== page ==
Syllabus

CMPS/MATH 2170: Discrete Mathematics Spring 2019

Note this page and syllabus is common for all sections including:

- Bert Lindenhovius: CMPS-2170-01 and MATH-2170-01
- Nicholas Mattei: CMPS-2170-02 and MATH-2170-02

We will attempt to run these courses in parallel but attendance for lectures and labs must be in the sections for which you have signed up.

This course is an introduction to several areas of mathematics that are particularly useful in computer science. The following topics will be covered:

- Propositional and predicate logic
- Set theory
- Mathematical induction and recursion
- Number theory
- Counting
- Discrete probability
- Graphs?

Upon completion of the course, successful students will be able to:

- establish the logical equivalence of two mathematical statements;
- use rules of inference to construct proofs;
- prove theorems using proof by contraposition, proof by contradiction, and mathematical induction;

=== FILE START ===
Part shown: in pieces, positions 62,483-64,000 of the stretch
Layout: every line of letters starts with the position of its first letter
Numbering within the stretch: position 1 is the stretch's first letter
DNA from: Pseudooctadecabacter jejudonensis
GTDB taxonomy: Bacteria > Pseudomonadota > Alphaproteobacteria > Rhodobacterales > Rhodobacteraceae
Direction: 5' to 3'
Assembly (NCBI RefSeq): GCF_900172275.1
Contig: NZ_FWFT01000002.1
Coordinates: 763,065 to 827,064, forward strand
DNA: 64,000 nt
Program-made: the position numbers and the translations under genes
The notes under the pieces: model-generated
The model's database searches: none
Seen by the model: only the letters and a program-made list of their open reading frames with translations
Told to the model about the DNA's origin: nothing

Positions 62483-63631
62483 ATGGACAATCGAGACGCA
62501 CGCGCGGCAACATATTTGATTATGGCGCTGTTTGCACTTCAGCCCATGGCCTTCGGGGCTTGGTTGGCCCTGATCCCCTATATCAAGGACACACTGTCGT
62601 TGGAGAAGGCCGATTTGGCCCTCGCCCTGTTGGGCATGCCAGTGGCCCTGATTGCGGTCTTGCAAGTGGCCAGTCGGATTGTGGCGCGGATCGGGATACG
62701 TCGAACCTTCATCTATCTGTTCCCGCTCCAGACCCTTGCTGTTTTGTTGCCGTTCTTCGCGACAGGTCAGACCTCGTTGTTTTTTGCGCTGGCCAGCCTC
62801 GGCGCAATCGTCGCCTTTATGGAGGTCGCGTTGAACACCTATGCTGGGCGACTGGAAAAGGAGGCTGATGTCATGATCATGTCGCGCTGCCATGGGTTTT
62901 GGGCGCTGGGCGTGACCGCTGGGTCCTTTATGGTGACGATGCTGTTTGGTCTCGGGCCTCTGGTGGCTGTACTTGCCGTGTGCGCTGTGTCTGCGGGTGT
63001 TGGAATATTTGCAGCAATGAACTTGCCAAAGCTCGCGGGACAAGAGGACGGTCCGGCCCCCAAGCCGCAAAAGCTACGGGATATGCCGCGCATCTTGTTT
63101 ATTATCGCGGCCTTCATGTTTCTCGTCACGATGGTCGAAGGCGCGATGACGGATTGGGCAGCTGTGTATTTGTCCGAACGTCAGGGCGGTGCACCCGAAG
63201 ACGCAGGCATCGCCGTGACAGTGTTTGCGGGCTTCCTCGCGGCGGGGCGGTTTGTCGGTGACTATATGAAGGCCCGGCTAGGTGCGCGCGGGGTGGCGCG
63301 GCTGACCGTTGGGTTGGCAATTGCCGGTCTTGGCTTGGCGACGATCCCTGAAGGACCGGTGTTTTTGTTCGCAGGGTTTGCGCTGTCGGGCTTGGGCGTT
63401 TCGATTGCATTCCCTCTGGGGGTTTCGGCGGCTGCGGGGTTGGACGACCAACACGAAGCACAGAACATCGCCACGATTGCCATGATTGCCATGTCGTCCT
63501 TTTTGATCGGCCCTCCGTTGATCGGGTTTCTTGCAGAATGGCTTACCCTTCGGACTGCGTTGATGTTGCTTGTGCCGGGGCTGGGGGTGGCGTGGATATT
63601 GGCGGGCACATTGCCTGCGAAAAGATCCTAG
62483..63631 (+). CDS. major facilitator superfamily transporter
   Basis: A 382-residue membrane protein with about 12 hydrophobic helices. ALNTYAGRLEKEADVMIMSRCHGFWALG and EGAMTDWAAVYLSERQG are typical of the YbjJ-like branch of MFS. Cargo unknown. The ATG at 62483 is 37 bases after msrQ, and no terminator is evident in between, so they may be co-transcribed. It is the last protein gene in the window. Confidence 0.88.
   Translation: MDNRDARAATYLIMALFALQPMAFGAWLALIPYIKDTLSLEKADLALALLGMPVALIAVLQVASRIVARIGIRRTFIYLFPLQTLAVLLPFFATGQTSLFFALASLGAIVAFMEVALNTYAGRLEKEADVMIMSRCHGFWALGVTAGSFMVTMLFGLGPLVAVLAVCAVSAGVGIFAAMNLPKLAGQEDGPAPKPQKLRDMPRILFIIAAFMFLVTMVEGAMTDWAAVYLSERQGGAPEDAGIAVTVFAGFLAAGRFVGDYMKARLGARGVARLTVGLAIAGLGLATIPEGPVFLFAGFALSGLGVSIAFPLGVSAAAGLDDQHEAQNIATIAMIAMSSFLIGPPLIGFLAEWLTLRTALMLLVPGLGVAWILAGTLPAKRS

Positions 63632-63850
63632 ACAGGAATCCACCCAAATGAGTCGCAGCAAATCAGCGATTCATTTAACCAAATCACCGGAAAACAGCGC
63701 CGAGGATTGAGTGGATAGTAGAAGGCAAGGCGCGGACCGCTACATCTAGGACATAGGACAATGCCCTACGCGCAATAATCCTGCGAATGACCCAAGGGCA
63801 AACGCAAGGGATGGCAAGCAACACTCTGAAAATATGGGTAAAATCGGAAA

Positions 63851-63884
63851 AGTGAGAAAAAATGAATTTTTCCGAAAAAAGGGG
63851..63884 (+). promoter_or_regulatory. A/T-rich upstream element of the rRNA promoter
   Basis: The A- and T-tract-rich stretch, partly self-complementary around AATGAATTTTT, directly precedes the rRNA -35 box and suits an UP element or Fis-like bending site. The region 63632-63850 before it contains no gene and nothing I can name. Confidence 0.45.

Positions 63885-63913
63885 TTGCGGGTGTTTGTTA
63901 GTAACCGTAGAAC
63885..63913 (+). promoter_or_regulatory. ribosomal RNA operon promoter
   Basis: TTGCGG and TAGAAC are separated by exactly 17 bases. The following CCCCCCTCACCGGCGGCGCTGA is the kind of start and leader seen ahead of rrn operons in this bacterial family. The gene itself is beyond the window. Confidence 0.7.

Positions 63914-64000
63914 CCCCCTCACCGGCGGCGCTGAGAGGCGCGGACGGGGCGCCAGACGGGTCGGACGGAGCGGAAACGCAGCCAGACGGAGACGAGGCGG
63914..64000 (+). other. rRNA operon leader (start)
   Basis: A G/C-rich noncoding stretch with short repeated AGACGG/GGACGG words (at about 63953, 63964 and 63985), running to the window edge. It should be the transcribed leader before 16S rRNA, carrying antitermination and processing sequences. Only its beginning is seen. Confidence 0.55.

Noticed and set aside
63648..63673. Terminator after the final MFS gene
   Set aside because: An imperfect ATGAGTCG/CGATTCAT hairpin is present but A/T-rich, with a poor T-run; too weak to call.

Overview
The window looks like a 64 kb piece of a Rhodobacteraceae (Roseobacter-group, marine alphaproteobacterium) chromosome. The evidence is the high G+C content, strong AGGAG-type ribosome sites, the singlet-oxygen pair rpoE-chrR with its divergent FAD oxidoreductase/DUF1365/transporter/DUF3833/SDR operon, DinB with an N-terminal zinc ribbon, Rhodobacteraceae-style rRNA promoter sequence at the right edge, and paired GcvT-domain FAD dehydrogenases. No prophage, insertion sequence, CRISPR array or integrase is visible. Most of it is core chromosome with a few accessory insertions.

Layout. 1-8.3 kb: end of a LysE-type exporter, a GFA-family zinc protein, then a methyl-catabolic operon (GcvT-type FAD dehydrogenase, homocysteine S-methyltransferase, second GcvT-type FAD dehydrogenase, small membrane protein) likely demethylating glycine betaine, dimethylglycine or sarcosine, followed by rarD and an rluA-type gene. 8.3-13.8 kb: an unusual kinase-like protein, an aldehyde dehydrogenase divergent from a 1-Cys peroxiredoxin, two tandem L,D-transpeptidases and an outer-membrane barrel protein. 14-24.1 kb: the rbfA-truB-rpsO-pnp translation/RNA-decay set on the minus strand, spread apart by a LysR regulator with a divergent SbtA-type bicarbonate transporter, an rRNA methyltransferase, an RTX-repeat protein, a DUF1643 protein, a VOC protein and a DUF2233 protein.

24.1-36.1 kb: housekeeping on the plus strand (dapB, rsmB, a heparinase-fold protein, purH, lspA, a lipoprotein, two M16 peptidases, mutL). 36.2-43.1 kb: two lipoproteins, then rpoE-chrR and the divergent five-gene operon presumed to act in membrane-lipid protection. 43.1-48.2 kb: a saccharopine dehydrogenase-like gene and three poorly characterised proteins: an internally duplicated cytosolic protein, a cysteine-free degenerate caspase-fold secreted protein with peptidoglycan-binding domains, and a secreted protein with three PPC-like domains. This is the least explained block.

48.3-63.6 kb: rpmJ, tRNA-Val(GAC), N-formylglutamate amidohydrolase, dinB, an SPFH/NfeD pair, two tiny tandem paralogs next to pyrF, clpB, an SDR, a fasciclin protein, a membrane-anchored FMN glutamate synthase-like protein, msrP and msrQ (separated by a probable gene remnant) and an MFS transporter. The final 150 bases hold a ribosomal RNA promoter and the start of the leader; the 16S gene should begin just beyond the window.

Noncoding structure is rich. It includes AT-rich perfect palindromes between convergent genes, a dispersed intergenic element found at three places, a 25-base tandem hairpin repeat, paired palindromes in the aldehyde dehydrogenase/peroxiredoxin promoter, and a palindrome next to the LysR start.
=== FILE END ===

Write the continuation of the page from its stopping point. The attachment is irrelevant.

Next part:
- understand the definitions and operations of sets, functions, and sequences;
- understand recursive definitions and model with recurrence relations;
- understand basic number theory and its applications in cryptography;
- apply basic counting techniques;
- find the distribution of a discrete random variable;
- understand conditional probability and Bayes' theorem.

http://www.nickmattei.net/cmps2170-spring-2019/

Instructor: Bert Lindenhovius

- Email: alindenh@tulane.edu
- Office: Stanley Thomas 314
- Office Hours: MW 1100 - 1200, and by appointment.

- Lectures: MWF 1000 - 1050 in Stanley Thomas Hall 302
- Labs: R 1400 - 1515 in Norman Mayer Building 118

Instructor: Nicholas Mattei

- Email: nsmattei@tulane.edu
- Office: Stanley Thomas 303E
- Office Hours: MW 1500 - 1600, and by appointment.

- Lectures: MWF 1200 - 1250 in Stanley Thomas Hall 302
- Labs: R 1700 - 1815 in Stanley Thomas Hall 302

Teaching Assistant: Aram Bingham

- Email: abingham@tulane.edu
- Office: Gibson Hall 309E
- Office Hours: WF 1100 - 1200, and by appointment.
- Aram will be instructing both lab times above.

This schedule is subject to change.

Week | Date | Topic | Link |

1 | 1/14 | Course Overview, Propositional Logic (§1.1) | |

1/16 | Propositional Logic 2 (§1.1, 1.2) | ||

1/17 | Lab 1: Quiz 1 and Homework 1 Distributed | ||

1/18 | Propositional Logic 3 (§1.3, 12.2) | ||

2 | 1/21 | MLK - No Class | |

1/23 | Predicate Logic 1 (§1.4) | ||

1/24 | Lab 2: Quiz 2, Homework 1 Collected, Homework 2 Distributed | ||